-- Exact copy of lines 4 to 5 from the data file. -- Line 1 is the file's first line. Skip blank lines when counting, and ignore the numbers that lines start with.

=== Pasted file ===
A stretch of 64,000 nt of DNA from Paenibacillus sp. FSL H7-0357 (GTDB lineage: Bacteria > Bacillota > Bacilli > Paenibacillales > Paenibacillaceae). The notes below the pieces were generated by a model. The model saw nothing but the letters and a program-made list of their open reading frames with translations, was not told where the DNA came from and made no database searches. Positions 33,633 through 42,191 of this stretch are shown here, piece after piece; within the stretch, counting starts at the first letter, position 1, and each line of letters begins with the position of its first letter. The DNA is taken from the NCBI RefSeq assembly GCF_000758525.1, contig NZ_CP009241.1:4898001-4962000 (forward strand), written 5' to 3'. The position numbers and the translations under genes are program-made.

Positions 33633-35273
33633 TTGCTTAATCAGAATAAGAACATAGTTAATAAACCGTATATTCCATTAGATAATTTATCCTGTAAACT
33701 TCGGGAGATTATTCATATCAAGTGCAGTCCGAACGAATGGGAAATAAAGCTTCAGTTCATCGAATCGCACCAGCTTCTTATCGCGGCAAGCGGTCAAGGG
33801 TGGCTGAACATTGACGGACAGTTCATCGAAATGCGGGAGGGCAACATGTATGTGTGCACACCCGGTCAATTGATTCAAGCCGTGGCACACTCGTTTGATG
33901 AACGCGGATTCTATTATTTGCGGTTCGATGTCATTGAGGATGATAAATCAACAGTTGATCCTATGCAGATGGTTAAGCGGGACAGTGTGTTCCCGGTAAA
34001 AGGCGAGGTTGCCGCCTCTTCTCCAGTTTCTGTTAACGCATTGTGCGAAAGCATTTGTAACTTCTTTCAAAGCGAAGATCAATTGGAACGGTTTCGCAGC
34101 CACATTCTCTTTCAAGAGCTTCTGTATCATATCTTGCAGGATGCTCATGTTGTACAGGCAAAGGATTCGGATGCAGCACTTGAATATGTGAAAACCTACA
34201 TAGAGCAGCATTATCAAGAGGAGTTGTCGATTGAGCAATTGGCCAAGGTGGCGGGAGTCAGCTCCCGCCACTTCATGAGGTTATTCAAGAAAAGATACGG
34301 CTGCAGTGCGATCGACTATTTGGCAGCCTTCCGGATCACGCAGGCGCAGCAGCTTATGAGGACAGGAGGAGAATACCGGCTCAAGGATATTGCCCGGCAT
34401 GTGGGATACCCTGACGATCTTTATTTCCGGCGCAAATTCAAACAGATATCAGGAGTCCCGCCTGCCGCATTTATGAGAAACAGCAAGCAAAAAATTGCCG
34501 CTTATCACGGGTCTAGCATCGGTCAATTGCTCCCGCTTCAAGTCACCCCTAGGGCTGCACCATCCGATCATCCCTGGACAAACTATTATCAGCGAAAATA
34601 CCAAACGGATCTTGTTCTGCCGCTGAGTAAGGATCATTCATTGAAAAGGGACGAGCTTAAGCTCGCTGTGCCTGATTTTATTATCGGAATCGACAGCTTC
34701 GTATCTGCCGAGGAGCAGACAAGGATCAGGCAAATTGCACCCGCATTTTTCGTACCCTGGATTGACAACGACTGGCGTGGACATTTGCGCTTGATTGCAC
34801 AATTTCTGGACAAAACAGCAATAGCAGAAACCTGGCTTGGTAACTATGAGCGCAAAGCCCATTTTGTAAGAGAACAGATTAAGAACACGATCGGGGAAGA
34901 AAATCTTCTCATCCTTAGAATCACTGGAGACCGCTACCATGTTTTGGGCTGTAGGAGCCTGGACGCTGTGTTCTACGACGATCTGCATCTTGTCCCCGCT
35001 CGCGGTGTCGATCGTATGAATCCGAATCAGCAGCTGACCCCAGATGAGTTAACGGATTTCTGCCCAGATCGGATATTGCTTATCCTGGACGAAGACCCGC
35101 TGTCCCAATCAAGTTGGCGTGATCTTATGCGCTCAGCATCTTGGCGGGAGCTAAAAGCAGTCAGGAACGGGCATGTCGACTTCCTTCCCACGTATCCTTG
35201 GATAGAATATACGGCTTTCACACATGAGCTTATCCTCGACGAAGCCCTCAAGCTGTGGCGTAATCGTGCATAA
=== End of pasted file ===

33701 TCGGGAGATTATTCATATCAAGTGCAGTCCGAACGAATGGGAAATAAAGCTTCAGTTCATCGAATCGCACCAGCTTCTTATCGCGGCAAGCGGTCAAGGG
33801 TGGCTGAACATTGACGGACAGTTCATCGAAATGCGGGAGGGCAACATGTATGTGTGCACACCCGGTCAATTGATTCAAGCCGTGGCACACTCGTTTGATG